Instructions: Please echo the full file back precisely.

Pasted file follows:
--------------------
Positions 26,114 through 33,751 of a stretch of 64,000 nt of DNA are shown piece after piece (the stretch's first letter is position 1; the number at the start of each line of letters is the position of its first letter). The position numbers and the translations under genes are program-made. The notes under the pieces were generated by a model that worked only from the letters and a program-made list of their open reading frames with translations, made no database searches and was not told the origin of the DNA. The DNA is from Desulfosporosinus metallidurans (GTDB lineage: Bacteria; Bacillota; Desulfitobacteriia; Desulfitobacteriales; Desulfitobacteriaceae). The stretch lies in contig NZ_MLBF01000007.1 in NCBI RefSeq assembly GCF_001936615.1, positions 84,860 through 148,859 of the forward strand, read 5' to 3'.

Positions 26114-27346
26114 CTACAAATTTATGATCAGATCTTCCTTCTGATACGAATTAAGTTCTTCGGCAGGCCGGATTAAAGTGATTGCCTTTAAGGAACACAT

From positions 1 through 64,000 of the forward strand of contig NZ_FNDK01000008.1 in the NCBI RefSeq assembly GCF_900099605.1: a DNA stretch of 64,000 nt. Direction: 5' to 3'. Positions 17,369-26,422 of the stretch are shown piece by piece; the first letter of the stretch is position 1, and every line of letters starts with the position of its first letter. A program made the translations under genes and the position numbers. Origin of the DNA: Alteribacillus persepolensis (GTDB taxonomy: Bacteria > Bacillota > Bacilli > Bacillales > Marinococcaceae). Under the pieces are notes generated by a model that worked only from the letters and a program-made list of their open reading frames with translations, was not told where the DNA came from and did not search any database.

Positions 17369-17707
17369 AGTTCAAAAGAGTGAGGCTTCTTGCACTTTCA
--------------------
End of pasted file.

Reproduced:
Positions 26,114 through 33,751 of a stretch of 64,000 nt of DNA are shown piece after piece (the stretch's first letter is position 1; the number at the start of each line of letters is the position of its first letter). The position numbers and the translations under genes are program-made. The notes under the pieces were generated by a model that worked only from the letters and a program-made list of their open reading frames with translations, made no database searches and was not told the origin of the DNA. The DNA is from Desulfosporosinus metallidurans (GTDB lineage: Bacteria; Bacillota; Desulfitobacteriia; Desulfitobacteriales; Desulfitobacteriaceae). The stretch lies in contig NZ_MLBF01000007.1 in NCBI RefSeq assembly GCF_001936615.1, positions 84,860 through 148,859 of the forward strand, read 5' to 3'.

Positions 26114-27346
26114 CTACAAATTTATGATCAGATCTTCCTTCTGATACGAATTAAGTTCTTCGGCAGGCCGGATTAAAGTGATTGCCTTTAAGGAACACAT

From positions 1 through 64,000 of the forward strand of contig NZ_FNDK01000008.1 in the NCBI RefSeq assembly GCF_900099605.1: a DNA stretch of 64,000 nt. Direction: 5' to 3'. Positions 17,369-26,422 of the stretch are shown piece by piece; the first letter of the stretch is position 1, and every line of letters starts with the position of its first letter. A program made the translations under genes and the position numbers. Origin of the DNA: Alteribacillus persepolensis (GTDB taxonomy: Bacteria > Bacillota > Bacilli > Bacillales > Marinococcaceae). Under the pieces are notes generated by a model that worked only from the letters and a program-made list of their open reading frames with translations, was not told where the DNA came from and did not search any database.

Positions 17369-17707
17369 AGTTCAAAAGAGTGAGGCTTCTTGCACTTTCA